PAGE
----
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Design feedback, from a designer

“Add a little more design”
“Make this a bit more fun”
“Make it sizzle”
“Make it pop”

When it comes to design feedback, I’ve heard these words and phrases more times in my career than I can count. Clients say them, account people say them, and whether they admit it or not, sometimes even designers say them. But they are stand-in phrases for the times we can’t quite verbalize what it is we really want, especially when it comes to providing design feedback.

What is the right way to provide design feedback?

As designers, everything we do is aimed at creating the right creative for our client’s audience. In order to get there, we need to collaborate with our clients. Which means we need to understand one another. Unfortunately a lot of the design feedback we hear leaves a little too much room for misinterpretation. Let’s take a closer look at some of this feedback from a designer’s perspective and see how we can tweak it to get a better creative output.

“Add a little more design”

Perhaps you just want to see more of what’s already happening. Great! Let’s talk about what’s currently working and how we can bring even more of it into the next round. It’s this kind of meaningful feedback that pushes good creative even further.

Rather than saying “Add a little more design,” try this instead:
“It’s heading in the right the direction, let’s keep pushing on this style.”

“Make this a bit more fun”

This is a great starting point, but ‘fun” on it’s own could lead down a variety of paths. It could be lighthearted, whimsical, amusing, irreverent, or even adventurous. Try pairing “fun” with one of these words. In this case, two really is better than one.

Rather than saying “Make this a bit more fun,” try this instead:
“It needs to convey a sense of fun and [adventure]”

“Make it sizzle”

The biggest problem with this phrase is its ambiguity. Sounds like something is missing. But what is it? Rather than focusing on the solution, let’s go back to the goal. How do you want you’re audience to feel when they first lay eyes on this piece?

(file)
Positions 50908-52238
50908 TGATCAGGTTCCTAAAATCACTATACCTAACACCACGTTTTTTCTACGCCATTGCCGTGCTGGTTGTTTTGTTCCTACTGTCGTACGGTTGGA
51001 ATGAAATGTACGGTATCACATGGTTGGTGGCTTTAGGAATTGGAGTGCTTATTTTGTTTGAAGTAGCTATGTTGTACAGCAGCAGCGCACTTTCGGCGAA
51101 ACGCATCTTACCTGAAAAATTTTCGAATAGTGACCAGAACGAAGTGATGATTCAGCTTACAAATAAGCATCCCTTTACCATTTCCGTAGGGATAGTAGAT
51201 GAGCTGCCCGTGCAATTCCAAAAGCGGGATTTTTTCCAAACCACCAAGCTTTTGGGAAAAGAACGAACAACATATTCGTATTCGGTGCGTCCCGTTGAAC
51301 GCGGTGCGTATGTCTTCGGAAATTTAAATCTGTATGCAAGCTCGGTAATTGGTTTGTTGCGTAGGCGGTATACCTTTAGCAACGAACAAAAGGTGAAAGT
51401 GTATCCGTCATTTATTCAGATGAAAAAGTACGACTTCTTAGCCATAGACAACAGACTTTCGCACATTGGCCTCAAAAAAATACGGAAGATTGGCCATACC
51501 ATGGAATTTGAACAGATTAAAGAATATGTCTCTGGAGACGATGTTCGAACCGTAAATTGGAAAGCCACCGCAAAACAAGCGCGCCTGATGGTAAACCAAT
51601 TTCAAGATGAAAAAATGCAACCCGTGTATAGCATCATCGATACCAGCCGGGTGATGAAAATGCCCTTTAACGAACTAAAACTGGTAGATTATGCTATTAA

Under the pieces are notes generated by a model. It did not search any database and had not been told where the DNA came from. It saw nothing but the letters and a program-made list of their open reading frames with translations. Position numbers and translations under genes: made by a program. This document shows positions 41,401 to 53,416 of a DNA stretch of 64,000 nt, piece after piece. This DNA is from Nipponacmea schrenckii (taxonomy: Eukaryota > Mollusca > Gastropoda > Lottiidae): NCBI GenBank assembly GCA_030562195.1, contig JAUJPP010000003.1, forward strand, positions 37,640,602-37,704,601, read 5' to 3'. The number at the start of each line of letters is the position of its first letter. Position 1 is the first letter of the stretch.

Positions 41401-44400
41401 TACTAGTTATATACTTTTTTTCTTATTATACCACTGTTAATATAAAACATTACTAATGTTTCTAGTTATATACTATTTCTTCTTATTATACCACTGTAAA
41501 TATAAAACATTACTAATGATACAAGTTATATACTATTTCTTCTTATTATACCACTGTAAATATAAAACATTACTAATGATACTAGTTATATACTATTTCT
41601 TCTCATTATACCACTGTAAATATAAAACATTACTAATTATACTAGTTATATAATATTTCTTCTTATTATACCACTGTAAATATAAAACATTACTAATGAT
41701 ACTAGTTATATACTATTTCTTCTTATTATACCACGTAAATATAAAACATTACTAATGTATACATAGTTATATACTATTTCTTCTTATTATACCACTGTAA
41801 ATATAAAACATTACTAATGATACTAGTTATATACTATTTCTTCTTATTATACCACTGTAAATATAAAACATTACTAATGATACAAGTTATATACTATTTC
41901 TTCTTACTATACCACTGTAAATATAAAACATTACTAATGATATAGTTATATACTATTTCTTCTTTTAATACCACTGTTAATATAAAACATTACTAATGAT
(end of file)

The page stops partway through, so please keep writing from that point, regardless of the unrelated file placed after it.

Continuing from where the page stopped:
Rather than saying “ Make it sizzle,” try this instead:
“I want to grab their attention and fill them with hope and excitement.”

“Make it pop”

It’s entirely reasonable that a certain design element may need a little more attention, a color tweak, or a size adjustment. But there’s a problem when an entire layout needs to “pop.” It can’t. The concept of design hierarchy dictates that something must lead. Help us figure out what that element is. Create a prioritized list of content, if you haven’t already, and use that to frame up the conversation.

Rather than saying “ Make it pop,” try this instead:
“It’s crucial our audience understands this [key element]. I want [this key element] to be the next thing people see after the headline.”

The ultimate design feedback

By now, I’m sure you’re sensing a trend. When it comes to design feedback, put it out there. Get specific. Frame the conversation from the point of view of your audience. Refer to your goals. If you have a specific request, say it. Seen something you like? Share it. Have a mood in mind? Use as many words as it takes to get there. And if you have trouble communicating with your current creative partner – Give us a call.